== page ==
- The preacher, elders, and deacons were arrested for preaching the gospel, taken to court, and given a legal injunction against further preaching and teaching as were Peter and John in Acts 5.
- Suppose they defied the injunction, were arrested again, and were publicly beaten for their arrogant rejection of the injunction.
- Then a zealous leader, like Stephen, gets into a religious discussion about the identity of Jesus Christ, is arrested, and is executed for his public religious stand as in Acts 7.
- Then one who hates Christians obtains the legal power to make a house-to-house search for Christians, literally drags them out of their homes, has them jailed and tried, with the result is that some are executed.
- The threat is so real and close that you leave your home and property to find a new place to locate.
- What would you do?
- “I would get out of town just like they did!”
- Then what?
- Would you slip in quietly, go about your business, and avoid mentioning you came from the place that ran Christians out of town?
- Would you weep and complain about all you lost?
- Would you angrily denounce those who ran you out of town?
- Would you resent God for letting such injustice fall on you?
- Or, would you rejoice at the opportunity to suffer for Jesus and tell others about the priceless joy of being a Christian seeking to convert them to Christ?
- Remember, the outreach of early Christians was born in hatred, persecution, and rejection, not in the kindness of open hearts who asked for the good news about Christ.
- Why did they do it?
- “They loved the Lord!”
- I have no doubt they did!
- Do not you, too, love the Lord?
- Would any of you publicly declare you do not love the Lord?
- If they loved the Lord and you love the Lord, that does not seem to be the explanation.
- “They were commanded to do that!”
- Commands emphasize responsibility, but seldom motive that kind of commitment.
- Besides, most of us admit their commands are our commands.
- It seems there was more to their commitment than a command.
- “They had to do it!”
- When I read Acts, it seems obvious they did it out of desire rather the necessity.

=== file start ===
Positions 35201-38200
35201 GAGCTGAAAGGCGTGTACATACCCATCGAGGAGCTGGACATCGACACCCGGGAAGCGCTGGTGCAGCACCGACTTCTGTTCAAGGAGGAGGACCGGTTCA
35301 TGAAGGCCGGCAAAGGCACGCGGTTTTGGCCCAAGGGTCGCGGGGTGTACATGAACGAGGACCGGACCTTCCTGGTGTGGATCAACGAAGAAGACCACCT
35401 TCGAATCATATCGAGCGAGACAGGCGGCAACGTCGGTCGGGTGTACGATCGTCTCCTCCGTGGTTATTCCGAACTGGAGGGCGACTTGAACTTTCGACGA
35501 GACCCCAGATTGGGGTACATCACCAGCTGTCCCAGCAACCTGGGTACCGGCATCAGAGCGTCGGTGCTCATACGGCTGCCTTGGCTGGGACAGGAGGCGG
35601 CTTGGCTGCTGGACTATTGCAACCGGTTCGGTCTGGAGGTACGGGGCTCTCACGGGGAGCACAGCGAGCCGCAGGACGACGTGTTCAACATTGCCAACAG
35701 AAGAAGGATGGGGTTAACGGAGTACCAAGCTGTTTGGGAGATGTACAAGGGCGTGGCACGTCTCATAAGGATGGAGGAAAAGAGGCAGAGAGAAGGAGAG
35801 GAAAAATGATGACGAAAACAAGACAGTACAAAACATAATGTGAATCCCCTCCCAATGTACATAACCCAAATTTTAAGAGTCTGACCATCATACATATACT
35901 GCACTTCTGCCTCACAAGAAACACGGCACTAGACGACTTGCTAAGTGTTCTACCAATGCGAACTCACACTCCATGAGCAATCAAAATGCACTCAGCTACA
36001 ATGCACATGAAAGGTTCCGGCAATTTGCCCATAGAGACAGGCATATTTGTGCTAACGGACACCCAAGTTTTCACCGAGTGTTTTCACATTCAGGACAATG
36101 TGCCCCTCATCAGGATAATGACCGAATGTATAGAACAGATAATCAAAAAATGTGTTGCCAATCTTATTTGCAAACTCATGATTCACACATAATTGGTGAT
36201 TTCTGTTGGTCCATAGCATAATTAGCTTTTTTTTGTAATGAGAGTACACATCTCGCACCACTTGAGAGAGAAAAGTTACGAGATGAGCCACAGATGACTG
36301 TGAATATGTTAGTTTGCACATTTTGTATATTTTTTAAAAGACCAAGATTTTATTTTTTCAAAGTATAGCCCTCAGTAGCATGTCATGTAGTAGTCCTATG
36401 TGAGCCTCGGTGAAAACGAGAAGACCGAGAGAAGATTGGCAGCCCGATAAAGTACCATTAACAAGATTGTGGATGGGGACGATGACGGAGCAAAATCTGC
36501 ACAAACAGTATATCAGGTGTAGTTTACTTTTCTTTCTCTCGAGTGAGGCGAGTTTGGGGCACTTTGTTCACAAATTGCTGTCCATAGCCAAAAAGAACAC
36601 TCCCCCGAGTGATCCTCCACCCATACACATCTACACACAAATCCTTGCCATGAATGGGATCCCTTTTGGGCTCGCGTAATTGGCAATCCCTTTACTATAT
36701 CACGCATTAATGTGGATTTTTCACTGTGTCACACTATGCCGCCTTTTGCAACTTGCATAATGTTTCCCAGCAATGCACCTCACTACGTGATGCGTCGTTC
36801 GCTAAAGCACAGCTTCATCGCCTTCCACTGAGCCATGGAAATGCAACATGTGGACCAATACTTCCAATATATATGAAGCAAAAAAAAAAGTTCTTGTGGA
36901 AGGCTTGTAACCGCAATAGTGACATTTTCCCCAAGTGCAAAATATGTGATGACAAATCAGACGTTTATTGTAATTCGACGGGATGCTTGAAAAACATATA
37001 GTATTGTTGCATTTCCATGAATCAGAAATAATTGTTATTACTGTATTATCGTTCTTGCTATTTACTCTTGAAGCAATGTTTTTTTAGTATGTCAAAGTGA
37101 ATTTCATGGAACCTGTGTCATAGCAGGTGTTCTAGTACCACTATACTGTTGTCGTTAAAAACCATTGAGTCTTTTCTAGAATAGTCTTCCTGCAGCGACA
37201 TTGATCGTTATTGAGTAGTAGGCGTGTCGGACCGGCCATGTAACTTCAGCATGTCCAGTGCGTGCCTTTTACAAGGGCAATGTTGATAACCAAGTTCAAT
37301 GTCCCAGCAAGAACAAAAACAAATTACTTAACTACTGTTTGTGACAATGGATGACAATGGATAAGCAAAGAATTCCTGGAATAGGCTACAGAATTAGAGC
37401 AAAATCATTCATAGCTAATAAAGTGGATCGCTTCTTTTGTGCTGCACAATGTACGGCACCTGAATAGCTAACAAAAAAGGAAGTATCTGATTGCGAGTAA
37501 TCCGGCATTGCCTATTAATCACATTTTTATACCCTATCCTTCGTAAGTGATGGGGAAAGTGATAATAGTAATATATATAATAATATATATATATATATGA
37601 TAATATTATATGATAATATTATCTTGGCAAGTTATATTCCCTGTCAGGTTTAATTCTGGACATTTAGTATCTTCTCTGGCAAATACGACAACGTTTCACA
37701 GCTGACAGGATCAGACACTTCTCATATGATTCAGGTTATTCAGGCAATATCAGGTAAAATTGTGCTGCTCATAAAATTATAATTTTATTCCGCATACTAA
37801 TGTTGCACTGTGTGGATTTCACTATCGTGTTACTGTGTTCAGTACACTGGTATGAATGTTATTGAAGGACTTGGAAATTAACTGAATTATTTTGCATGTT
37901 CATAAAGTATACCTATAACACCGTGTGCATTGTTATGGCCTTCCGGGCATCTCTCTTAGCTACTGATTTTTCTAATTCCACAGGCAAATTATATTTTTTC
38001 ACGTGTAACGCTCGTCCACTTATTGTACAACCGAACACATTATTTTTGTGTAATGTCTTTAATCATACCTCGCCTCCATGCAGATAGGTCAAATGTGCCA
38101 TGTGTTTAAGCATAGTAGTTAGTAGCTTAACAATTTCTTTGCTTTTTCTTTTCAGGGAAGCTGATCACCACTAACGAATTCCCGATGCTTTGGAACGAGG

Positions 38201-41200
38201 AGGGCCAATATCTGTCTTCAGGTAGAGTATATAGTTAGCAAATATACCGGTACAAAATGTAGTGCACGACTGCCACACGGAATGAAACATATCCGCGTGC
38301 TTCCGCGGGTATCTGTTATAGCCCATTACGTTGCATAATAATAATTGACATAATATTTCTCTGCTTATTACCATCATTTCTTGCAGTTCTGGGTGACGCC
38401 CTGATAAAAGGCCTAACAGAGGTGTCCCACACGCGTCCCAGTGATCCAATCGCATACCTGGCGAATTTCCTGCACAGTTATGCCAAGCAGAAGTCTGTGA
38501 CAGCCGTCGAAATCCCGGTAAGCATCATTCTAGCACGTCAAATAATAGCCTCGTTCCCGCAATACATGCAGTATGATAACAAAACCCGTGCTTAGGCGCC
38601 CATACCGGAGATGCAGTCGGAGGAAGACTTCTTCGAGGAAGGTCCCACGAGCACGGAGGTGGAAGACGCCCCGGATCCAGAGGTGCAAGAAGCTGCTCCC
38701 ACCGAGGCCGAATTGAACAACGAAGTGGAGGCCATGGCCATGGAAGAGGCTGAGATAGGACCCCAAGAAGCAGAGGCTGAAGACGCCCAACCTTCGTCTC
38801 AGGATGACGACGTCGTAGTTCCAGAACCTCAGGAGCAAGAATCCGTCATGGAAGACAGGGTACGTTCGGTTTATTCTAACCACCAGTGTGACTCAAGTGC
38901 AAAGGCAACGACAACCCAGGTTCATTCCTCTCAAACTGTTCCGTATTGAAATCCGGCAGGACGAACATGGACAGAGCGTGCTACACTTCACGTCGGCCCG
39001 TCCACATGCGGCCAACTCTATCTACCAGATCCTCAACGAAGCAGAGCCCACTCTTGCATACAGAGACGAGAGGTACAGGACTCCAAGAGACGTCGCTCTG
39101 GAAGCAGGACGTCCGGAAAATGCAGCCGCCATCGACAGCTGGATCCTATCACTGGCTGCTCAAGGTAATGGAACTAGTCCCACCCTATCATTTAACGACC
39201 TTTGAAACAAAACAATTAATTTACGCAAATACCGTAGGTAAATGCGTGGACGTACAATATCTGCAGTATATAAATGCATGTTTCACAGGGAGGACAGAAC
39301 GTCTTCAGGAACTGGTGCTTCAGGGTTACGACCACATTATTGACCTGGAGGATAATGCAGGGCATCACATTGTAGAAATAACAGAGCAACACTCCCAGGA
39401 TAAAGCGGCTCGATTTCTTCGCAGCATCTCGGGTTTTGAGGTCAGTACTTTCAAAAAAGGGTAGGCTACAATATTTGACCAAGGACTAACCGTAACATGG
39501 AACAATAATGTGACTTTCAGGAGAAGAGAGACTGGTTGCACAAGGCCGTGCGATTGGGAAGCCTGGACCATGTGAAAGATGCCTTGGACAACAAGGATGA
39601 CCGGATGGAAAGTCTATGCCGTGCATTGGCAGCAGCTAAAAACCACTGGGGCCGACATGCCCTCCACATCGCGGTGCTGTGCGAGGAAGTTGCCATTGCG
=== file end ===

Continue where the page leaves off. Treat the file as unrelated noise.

- It surely would have been easier to find a quiet place, peacefully settle in, and dedicate yourself to being “Jesus private follower.”
- It seems to involve much more than necessity.
- I submit they discovered something in Jesus Christ that was so valuable, so cherished, so priceless they wanted to share it even in the face of hardship.
- Forgiveness of sin and freedom from guilt was a priceless gift!
- Sanctification, justification, and purification were gifts beyond measure!
- The love of God and Christ was (is) beyond comprehension!
- To be children of God, not slaves to a deity is incredible!
- Everything they found in Christ was available to all people!
- I also submit that the first Christians found in Christ something many of today’s Christians never have discovered.
- How long has it been since you deeply, genuinely thanked God for all He did in Jesus Christ?
- How long has it been since you seriously thought about your forgiveness, that God remembers your sin no more, and that he does not impute sin to your life?
- How long has it been since you thought about what Christ contributes to your marriage, your parenting skills, or your personal relationships?
- How long has it been since you appreciated the gift and power of prayer?
- How long has it been since you valued the strength and hope of faith?
- How long has it been since you cherished the fellowship of Christians?
- How long has it been since you were grateful for being a new creation in Christ?
- Can you with hold those precious things from those who struggle because they do not know or have them?
- “They loved the Lord!”
The more you value your salvation, the more imperative it becomes that you share it. You do not seek to force it on someone–you share it. That is the key to evangelistic zeal and fervor. To share it, you must value it.
Never forget because you have Christ you have something to share. May your life and who you are encourage people to want what you have found in Christ.